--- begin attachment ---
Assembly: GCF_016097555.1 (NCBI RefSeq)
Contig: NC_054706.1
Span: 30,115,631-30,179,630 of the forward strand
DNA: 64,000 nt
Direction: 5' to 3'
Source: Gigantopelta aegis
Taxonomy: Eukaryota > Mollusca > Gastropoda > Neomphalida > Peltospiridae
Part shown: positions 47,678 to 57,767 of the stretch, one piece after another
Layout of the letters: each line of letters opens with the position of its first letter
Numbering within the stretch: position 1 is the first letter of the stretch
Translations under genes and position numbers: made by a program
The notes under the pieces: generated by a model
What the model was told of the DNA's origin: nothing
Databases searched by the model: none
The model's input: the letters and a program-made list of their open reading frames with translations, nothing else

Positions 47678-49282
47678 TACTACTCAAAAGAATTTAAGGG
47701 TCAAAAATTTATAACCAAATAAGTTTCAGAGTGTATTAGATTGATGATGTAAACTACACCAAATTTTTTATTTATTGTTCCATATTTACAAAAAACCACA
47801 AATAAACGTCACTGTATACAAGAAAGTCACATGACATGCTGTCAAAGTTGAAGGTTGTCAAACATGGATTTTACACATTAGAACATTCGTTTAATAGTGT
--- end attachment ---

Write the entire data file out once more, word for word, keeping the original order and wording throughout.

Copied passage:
Assembly: GCF_016097555.1 (NCBI RefSeq)
Contig: NC_054706.1
Span: 30,115,631-30,179,630 of the forward strand
DNA: 64,000 nt
Direction: 5' to 3'
Source: Gigantopelta aegis
Taxonomy: Eukaryota > Mollusca > Gastropoda > Neomphalida > Peltospiridae
Part shown: positions 47,678 to 57,767 of the stretch, one piece after another
Layout of the letters: each line of letters opens with the position of its first letter
Numbering within the stretch: position 1 is the first letter of the stretch
Translations under genes and position numbers: made by a program
The notes under the pieces: generated by a model
What the model was told of the DNA's origin: nothing
Databases searched by the model: none
The model's input: the letters and a program-made list of their open reading frames with translations, nothing else

Positions 47678-49282
47678 TACTACTCAAAAGAATTTAAGGG
47701 TCAAAAATTTATAACCAAATAAGTTTCAGAGTGTATTAGATTGATGATGTAAACTACACCAAATTTTTTATTTATTGTTCCATATTTACAAAAAACCACA
47801 AATAAACGTCACTGTATACAAGAAAGTCACATGACATGCTGTCAAAGTTGAAGGTTGTCAAACATGGATTTTACACATTAGAACATTCGTTTAATAGTGT